Results

The flow of participants in the trial is shown in the consort diagram (Fig 1) and further information is provided in the Supporting Information supplement (S3 Table). 160 participants were assessed for eligibility at enrolment, of whom 73 were randomised to receive either losmapimod (n = 36) or placebo (n = 37). Demographics and baseline characteristics of patients are summarised in Table 1. The mean age of the whole trial cohort was 68±7years, 70% were male, 14% were current smokers, total pack years smoked were 47±25 years, FEV1 was 1·35±0·58 litres (50±21% predicted). Mean fibrinogen pre-dose was 3·52±0·63 g/L and hsCRP was 5.64±7·39 mg/L.

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Table 1. Demographics of the trial cohort by treatment group as baseline.

https://doi.org/10.1371/journal.pone.0194197.t001

Primary endpoints

Losmapimod did not significantly reduce the primary imaging endpoint of change in TBR in the index vessel compared to placebo, (treatment effect of losmapimod on TBR: -0·05, (95% CI: -0·17, 0·07), p = 0·42; Fig 3). Table 2 summarises the average TBR of each anatomical arterial region pre- and post-dose, with point estimates of the treatment effect of losmapimod adjusted for placebo and site. S4 Table shows treatment effect data with coefficients of covariates from regression analyses also included. The aortic arch was the only anatomical region where there was a significant treatment effect of losmapimod on TBR compared to placebo.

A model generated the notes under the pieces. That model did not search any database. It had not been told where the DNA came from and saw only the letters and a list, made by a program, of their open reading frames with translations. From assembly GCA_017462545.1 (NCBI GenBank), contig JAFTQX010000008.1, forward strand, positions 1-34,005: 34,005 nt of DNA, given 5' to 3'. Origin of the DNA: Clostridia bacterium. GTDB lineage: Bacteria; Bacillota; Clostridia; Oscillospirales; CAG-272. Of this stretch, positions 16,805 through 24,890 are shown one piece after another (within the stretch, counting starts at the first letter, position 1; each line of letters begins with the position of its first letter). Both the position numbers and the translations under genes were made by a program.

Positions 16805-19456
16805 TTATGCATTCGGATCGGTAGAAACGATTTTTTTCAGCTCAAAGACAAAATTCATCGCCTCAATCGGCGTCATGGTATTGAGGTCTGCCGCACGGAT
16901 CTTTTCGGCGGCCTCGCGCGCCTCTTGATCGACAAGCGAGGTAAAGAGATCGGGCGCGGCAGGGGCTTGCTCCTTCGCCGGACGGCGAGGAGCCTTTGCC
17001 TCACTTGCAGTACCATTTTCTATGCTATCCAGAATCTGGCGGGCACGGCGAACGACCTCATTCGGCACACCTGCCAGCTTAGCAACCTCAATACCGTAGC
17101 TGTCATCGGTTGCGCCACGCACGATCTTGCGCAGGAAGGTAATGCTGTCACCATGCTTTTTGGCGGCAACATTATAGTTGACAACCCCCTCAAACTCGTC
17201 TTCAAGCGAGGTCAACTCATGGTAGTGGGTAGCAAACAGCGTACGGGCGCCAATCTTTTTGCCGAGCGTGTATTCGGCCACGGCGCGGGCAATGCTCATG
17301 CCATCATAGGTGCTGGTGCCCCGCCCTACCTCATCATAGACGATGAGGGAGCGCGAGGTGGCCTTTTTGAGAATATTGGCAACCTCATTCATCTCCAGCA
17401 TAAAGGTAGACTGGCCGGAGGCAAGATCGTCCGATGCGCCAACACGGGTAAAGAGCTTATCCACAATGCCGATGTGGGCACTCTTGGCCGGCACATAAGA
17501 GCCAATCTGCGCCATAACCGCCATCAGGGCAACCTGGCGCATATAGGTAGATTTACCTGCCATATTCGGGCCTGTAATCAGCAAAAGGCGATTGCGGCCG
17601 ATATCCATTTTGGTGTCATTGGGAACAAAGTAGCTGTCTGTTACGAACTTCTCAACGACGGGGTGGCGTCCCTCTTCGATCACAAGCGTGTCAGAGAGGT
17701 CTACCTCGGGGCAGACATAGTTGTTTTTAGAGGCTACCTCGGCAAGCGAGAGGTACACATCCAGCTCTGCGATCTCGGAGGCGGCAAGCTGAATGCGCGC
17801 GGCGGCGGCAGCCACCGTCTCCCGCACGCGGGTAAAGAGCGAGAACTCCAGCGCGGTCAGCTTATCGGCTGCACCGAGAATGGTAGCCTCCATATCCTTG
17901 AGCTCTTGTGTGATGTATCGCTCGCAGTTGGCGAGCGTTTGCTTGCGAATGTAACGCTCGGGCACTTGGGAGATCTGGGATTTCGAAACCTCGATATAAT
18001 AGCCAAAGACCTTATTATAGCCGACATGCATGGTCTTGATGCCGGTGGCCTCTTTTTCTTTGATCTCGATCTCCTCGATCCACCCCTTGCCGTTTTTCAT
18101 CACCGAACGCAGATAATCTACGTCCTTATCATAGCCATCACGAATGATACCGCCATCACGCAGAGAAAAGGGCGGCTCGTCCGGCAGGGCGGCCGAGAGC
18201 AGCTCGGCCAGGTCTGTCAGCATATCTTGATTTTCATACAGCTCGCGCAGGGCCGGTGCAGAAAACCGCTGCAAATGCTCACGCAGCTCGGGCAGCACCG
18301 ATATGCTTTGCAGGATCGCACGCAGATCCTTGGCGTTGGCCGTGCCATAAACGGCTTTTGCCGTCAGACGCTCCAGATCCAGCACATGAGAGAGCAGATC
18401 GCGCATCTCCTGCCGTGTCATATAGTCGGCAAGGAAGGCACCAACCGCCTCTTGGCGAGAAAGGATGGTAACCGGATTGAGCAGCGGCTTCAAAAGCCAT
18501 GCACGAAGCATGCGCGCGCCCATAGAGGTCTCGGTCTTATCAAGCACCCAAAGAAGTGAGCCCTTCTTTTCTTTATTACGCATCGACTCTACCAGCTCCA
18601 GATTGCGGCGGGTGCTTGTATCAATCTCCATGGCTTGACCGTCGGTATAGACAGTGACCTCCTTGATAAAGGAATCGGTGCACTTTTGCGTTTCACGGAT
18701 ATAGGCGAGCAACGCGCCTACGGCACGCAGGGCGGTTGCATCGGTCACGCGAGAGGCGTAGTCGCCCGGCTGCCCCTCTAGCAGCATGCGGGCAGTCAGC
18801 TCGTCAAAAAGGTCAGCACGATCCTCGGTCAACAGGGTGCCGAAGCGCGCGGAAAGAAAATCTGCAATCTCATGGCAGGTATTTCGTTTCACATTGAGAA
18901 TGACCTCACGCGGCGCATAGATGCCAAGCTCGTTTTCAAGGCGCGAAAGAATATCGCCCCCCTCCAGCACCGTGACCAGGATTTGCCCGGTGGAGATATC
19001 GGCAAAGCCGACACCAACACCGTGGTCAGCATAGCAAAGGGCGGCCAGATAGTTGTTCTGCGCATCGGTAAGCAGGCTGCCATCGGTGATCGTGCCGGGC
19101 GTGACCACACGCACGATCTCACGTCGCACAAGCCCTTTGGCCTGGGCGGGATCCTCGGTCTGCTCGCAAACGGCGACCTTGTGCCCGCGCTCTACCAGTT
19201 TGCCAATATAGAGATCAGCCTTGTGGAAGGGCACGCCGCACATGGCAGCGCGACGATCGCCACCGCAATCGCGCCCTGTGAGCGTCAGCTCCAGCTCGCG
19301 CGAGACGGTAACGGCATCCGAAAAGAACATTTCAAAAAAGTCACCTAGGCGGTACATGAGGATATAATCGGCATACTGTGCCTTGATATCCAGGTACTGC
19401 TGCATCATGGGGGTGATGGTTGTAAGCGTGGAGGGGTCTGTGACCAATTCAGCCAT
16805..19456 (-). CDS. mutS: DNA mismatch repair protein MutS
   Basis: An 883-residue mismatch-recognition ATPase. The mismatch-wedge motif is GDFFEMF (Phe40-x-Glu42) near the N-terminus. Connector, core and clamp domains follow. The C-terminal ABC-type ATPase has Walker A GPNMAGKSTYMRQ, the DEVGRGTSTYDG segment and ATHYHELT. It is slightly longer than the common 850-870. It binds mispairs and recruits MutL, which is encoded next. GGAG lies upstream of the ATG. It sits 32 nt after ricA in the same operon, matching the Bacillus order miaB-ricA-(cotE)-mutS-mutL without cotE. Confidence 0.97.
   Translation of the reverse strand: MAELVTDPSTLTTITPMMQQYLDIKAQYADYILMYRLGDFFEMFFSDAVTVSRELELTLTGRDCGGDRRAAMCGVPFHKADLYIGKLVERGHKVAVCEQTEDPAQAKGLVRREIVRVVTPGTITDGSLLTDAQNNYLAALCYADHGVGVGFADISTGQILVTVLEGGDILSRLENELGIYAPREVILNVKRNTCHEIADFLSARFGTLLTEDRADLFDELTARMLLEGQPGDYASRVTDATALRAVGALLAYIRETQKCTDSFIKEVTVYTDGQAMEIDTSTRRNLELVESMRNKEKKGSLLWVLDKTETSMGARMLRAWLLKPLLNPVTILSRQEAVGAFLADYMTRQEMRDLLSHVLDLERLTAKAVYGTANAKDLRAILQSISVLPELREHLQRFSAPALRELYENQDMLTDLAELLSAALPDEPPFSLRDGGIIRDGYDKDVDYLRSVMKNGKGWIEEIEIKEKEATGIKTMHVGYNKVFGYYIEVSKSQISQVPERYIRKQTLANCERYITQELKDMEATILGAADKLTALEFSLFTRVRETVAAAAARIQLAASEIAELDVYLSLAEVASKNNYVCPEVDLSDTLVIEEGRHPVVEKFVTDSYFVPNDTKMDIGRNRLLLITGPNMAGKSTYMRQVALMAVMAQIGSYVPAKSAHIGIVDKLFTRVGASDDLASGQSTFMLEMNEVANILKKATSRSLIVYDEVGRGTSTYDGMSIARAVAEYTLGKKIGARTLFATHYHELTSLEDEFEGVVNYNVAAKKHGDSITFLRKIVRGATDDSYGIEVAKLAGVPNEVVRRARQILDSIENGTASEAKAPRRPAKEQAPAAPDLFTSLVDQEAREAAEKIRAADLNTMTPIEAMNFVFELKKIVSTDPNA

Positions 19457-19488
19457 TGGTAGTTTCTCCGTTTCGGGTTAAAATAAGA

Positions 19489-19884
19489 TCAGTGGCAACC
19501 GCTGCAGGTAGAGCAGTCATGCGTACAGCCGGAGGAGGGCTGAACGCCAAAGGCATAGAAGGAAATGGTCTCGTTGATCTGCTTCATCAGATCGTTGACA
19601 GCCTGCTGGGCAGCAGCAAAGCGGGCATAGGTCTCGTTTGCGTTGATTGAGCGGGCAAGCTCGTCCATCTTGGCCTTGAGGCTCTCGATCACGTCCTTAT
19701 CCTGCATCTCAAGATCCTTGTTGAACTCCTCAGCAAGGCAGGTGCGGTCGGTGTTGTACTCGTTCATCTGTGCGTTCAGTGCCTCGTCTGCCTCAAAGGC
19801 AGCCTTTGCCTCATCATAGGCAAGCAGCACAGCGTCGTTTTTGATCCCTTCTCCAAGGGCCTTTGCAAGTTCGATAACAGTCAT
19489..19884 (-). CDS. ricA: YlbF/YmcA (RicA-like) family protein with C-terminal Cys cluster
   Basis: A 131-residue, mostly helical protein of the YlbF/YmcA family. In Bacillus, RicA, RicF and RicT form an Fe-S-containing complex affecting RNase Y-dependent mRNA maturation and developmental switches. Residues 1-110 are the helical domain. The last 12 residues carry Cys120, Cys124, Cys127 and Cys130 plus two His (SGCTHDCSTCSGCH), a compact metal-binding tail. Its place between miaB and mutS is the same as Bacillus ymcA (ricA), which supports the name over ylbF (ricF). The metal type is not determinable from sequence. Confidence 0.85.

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Fig 3. Tissue-to-blood ratio (TBR) at baseline and 16 weeks treatment with losmapimod or placebo in the index vessel.

Losmapimod had no significant treatment effect, overall significance p = 0·42. Lined bars = baseline, solid bars at 16 weeks. Bars = mean values, error bars = 95% CI.

https://doi.org/10.1371/journal.pone.0194197.g003

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Table 2. Tissue-to-blood ratio (TBR) for each arterial region at baseline and following treatment with losmapimod or placebo.

https://doi.org/10.1371/journal.pone.0194197.t002

For the co-primary endpoint of FMD, there was no significant treatment effect of losmapimod over placebo. The treatment effect of losmapimod did not change FMD significantly (+0·4%; 95% CI: -1·66, 2·47, p = 0·70). However, the effect of GTN was marginally higher (+3·25%; 95% CI: 0·41, 6·1, p = 0·03) in the losmapimod group compared to placebo, (Table 3 and Fig 4). Of note, there were no significant differences in either primary endpoint when stratified for study site. S4 Table shows treatment effect data with coefficients of covariates from regression analyses also included.

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Table 3. Percentage change in brachial artery diameter with flow-mediated dilatation (FMD), and dilatation after glyceryl trinitrate (GTN) administration in the losmapimod and placebo groups of the study.

https://doi.org/10.1371/journal.pone.0194197.t003

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Fig 4.